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NWOAHM666
Mallcore Kid

Joined: Fri Sep 17, 2010 5:22 am
Posts: 9
Location: Portugal
PostPosted: Thu May 03, 2012 12:12 pm 
 

Hello to everyone, I've been reviewing albums for some time (currently groove thrash even if I have others in the making) and I'd like to know how I can improve my writing/reviewing style. I will leave here the link to my reviews:

http://www.metal-archives.com/user-reviews/NWOAHM666

If anyone has an opinion/suggestion I'd appreciate.

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kgerych1995
Metal newbie

Joined: Sun Jul 03, 2011 7:07 pm
Posts: 280
Location: United States
PostPosted: Tue May 29, 2012 1:08 pm 
 

This is for Human by Death and it keeps getting rejected. I don't really see too many problems myself, and it's personally a joke.


Now, I am not a major fan of the metal sub-genre of death metal, but the one band that is a notable exception to this thought is the mighty "Death" from Florida (Wow, think of it, Florida's given us so many great bands like Savatage and Crimson Glory as well as Death). I actually discovered Death about 4 years after the passing of guitarist and front man Chuck "Evil Chuck" Schuldiner, with my introduction being the 1990 masterpiece "Spiritual Healing". I soon began to find the other Death albums from the back catalog, but the one that really struck a chord with me was 1991's "Human", which I consider to be the band's crowning achievement, along with the two albums that came after this. "Human" finds the once morbid band in a transition of musical elements. Gone are the lyrics that tackled social issues, like those on the "Spiritual Healing" disc, and the lyrics about disease and overall morbidity found on the bands earlier work. Presented here are lyrics that actually mean something. The music presented is shifting as well. Schuldiner's vocals are still the raspy, low vocals that were featured on the band's previous output, but the playing has changed a lot from, say, an album like the 1987 debut, "Scream Bloody Gore".

The music featured on "Human" is more along the lines of Progressive Death Metal, with odd time shifts and pieces that build and progress, much like the "Spiritual Healing" album began to push forward. The album features some musical elements that are generally not found in death metal, such as strange, bizarre time changes, and other elements that are reminiscent of bands like Rush and Yes, with a unique death metal flavor. I would almost describe it as if you took the strangeness of a band like Yes and paired it with the "Spiritual Healing" album, that is where Death's 1990's output is at. While the first half of the album (tracks 1-4) may seem like your conventional death metal tracks, track 5 begins this weird, almost psychedelic trip in the sense that tracks like "Lack Of Comprehension" or "Cosmic Sea" feature these fluid, clean guitars and trippy lyrics, much in the vein of a band like Yes or King Crimson. If you ask me, Chuck must have been either A) hitting the grass a bit too much or B) cranking some weird stuff like King Crimson or Yes to produce such a unique, yet trippy, progressive death metal juggernaut like "Human". On the tracks like "Flattening Of Emotions", they really pick up where "Spiritual Healing" left off, with fast chugging riffs, slamming double bass blasts, and a thumping bass that is there to be the foundation of the songs. It is also worth mentioning that the drum intro on "Flattening Of Emotions" sounds like a more kick-ass version of the intro for Van Halen's "Hot For Teacher". Personally, there is not a single bad track on this album, its a full on assault from start to finish.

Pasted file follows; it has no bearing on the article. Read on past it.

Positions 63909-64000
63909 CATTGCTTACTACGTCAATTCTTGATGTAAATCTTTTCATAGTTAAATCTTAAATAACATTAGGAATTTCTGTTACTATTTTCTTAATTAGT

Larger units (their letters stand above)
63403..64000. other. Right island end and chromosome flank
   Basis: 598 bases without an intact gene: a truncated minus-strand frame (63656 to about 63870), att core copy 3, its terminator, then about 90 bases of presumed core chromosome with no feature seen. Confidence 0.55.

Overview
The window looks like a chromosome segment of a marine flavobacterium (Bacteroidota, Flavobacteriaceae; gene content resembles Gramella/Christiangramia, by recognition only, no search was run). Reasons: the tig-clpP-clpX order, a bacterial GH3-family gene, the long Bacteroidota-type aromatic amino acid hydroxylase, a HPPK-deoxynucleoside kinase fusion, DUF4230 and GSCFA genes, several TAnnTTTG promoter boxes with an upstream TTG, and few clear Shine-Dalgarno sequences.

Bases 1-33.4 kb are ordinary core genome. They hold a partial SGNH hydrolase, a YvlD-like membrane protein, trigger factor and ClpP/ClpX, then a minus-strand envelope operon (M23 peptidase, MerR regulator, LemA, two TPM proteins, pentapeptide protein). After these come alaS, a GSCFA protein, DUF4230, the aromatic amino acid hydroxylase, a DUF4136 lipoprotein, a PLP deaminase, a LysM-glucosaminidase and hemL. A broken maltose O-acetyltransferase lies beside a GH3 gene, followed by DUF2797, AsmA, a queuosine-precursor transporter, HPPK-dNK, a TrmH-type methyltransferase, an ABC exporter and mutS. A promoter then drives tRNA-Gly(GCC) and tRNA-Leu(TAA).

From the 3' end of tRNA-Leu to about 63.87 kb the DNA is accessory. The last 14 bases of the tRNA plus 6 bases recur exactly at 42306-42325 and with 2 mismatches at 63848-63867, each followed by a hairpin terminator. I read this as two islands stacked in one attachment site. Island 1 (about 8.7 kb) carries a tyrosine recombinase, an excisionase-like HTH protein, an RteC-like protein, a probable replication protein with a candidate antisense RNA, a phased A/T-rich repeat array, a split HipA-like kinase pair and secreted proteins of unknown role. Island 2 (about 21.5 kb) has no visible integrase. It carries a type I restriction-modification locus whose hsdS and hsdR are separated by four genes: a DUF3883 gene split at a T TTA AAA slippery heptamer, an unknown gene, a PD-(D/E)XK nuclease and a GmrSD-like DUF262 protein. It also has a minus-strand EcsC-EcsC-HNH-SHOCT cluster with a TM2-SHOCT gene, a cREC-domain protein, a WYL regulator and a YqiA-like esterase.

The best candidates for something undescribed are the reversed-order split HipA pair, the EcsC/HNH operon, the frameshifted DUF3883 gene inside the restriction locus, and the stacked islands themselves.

Overall, if a kid ever asked me what death metal was, I would hand him/her a copy of "Human" and send them on their way. This is probably the best death metal album of all time, no bull about it. Just straightforward, punchy, heavy death metal that is extremely enjoyable for even people who are not fans of death metal. Overall, highly recommended for anyone looking for some aggressive metal.

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Metantoine
The XVI, dominar to over 258714 subjects

Joined: Sat Jun 21, 2008 5:00 pm
Posts: 8485
Location: Québec
PostPosted: Tue May 29, 2012 1:22 pm 
 

Maybe because Human already has 22 reviews and yours doesn't bring anything new to the table and your musical description is quite wrong and lacking (comparaisons to Van Halen and Yes...). I haven't touched your review though, perhaps it would be better if the mods who did would talk about it here as well.
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kgerych1995
Metal newbie

Joined: Sun Jul 03, 2011 7:07 pm
Posts: 280
Location: United States
PostPosted: Tue May 29, 2012 1:41 pm 
 

Well the only comparison to VH I made was the intro to Flattening Of Emotions...which sounds somewhat similar to myself. And im not comparing the MUSIC to Yes, but rather the complex and progressive song structure to that of Yes and King Crimson...whereas the sound is straightforward death metal that Death helped to pioneer! That is all...

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kgerych1995
Metal newbie

Joined: Sun Jul 03, 2011 7:07 pm
Posts: 280
Location: United States
PostPosted: Tue May 29, 2012 1:42 pm 
 

kgerych1995 wrote: